That's why I'm so excited for football season, and that's why on SOME level, I feel like I'm wrapping up a long, fun, but relatively boring summer and going back to school, where things are busy and exciting. And that's why, with all due respect to the Trenton Thunder, I feel like I'm about to completely wake up from a long summer sports nap. 

Finally, school (or at least some aspect of it) is back in session. We can, barring developments that I frankly don't expect to happen, forget about contract lingo and start focusing on who's going to start at strong-side linebacker, how Rutgers matches up with Fresno State (less than a month away!) and whether or not it's possible Syracuse will actually win a game in the Big East. (Last year I made a bet with a co-worker who I thought was an insane 'Cuse grad that the Orange wouldn't, and lost the bet when Louisville laid an egg in late September.) 

We can put Manny being Manny (hope he doesn't fall asleep at the beach and miss a game in September against the D-Backs) behind us, throw some dogs and burgers on the grill and tailgate.  Because college sports junkies throughout the country are most certainly ready for some football. 

Friday, August 1, 2008

Rutgers unranked in coaches' poll

Rutgers recieved 53 votes in the preseason coaches' poll released today, placing the Scarlet Knights on the outside looking in at the top 25.

The Knights recieved the 29th-most votes. Last year, they were ranked 16th in the preseason poll and as high as 10th after starting the season 3-0, but were not included in the final rankings. They had never been ranked in a presseason poll prior to last year.

Georgia is ranked first, followed by USC, Ohio State, Oklahoma and Florida.

West Virginia, ranked eighth, and South Florida, ranked 21st, are the only Big East teams in the top 25. Rutgers got more votes than any other team in the conference other than the Mountaineers and Bulls.

Next in the "receiving votes" category among Big East teams is Pittsburgh with 34, followed by Cincinnati with 13, Connecticut, with nine and Louisville with two. Syracuse, a unanimous choice in the preseason Big East media poll to finish last, was the only team in the conference that did not recieve a single vote.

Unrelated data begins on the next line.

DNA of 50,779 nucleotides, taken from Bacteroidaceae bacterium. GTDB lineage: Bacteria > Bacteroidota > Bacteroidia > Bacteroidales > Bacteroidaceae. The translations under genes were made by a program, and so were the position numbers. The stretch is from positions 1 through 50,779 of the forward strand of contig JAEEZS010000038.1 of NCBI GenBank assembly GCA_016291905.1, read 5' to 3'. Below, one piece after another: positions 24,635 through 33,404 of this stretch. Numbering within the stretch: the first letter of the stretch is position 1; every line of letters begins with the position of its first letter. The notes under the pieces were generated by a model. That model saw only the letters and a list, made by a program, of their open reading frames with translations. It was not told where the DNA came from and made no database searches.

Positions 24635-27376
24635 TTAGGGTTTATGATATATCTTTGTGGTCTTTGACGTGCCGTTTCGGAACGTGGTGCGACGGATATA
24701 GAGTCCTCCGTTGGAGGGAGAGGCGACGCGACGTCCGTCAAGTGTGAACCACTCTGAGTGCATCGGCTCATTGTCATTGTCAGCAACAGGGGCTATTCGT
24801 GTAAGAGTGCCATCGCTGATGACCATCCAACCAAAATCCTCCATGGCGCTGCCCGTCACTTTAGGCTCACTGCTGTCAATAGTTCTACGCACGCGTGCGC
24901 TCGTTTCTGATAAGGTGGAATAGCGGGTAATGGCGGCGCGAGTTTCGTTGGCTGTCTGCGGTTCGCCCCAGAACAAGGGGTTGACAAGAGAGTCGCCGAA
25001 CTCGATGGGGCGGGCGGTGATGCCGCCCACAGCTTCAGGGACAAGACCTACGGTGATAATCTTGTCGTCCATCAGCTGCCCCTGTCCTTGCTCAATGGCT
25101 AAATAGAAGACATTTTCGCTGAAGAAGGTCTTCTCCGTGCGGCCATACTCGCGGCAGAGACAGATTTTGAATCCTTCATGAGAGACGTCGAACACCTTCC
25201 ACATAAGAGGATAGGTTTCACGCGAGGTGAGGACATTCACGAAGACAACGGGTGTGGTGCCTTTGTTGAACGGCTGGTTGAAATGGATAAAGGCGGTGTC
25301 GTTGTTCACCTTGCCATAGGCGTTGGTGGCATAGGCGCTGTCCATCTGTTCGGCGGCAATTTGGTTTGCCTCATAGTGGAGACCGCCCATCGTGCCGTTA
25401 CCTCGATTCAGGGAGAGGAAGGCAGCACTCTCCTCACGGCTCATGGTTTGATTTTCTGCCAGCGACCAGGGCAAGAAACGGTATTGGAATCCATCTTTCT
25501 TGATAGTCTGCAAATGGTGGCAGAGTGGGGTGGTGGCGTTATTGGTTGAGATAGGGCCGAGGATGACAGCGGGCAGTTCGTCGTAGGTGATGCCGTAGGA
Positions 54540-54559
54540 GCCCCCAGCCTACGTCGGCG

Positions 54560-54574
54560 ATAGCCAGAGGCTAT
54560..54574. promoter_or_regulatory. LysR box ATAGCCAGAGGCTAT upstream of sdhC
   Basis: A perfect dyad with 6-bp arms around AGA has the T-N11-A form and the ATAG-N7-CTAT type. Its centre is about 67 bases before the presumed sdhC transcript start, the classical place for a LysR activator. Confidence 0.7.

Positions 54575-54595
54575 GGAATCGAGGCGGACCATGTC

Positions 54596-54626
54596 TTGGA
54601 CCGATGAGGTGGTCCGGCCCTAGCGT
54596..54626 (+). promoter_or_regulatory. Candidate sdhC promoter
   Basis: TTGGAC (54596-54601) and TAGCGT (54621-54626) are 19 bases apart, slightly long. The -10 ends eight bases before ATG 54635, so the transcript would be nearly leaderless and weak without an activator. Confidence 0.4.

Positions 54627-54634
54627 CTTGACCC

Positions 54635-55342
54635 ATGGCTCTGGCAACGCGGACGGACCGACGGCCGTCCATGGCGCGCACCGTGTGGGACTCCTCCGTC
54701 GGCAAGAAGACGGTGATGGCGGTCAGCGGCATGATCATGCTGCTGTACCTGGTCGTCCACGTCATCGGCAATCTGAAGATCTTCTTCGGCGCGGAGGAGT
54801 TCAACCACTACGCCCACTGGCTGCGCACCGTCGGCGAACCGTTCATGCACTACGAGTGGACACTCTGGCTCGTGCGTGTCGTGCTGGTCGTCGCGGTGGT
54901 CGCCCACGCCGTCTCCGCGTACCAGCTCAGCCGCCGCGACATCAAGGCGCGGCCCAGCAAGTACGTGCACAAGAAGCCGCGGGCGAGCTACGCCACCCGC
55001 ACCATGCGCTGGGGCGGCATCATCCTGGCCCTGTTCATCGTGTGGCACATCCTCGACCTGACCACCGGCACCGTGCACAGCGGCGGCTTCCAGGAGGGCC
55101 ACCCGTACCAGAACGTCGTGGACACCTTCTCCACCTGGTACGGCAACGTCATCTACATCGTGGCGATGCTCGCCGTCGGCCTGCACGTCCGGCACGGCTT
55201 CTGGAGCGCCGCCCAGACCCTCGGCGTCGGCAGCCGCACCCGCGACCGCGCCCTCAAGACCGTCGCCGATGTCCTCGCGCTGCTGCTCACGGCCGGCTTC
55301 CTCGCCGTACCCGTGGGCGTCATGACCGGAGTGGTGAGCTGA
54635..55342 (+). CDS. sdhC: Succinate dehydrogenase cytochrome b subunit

Rutgers, which went 8-5 last year and beat Ball State in the International Bowl, reports to training camp on Monday and practices for the first time Tuesday. The Knights open the season Sept. 1 against Fresno State. The Bulldogs, who went 9-4 last year, are ranked 25th in the coaches' poll.

Rutgers and Nelligan Sports Marketing

Today's Trentonian has a story on the relationship between Rutgers and Nelligan Sports Marketing, and more specifically, about the degree to which Rutgers had previously acknowledged payments going from Nelligan to Greg Schiano.

There's been a lot of chatter out there about a 2006 story in the Star-Ledger that mentioned a portion of Schiano's salary coming from Nelligan. Rutgers athletic director Bob Mulcahy told me that story, and the press releases sent out after Schiano signed his current contract in 2005 and after the extension he got after the 2006 sesaon, are evidence that Rutgers hasn't been hiding the fact that Nelligan is helping it pay Schiano.

To be clear, neither the story, which mentioned Nelligan by name, nor either of the releases, which don't but which reference guaranteed money from other sources, were released after the addendum with the much-publicized extra $250,000 from Nelligan. Rutgers made no mention in any way of the addendum, and that's why Mulcahy and his department have gotten so much recent criticism.

Having said that, the folks at Rutgers think a lot of this is getting blown way out of proportion, and that if Nelligan helping pay Schiano's salary was a big deal, there would have been a big fuss about it at least two years ago. I understand where they're coming from. As I wrote on Wednesday, if Mulcahy had simply announced the extra money that was discovered in the addendum, none of this fuss would be taking place. I'm not chastising Mulcahy for trying to deceive the press, because I don't think that's what he was doing. I think for the most part, he simply didn't think the extra $250K was that big of a deal.

What do you think?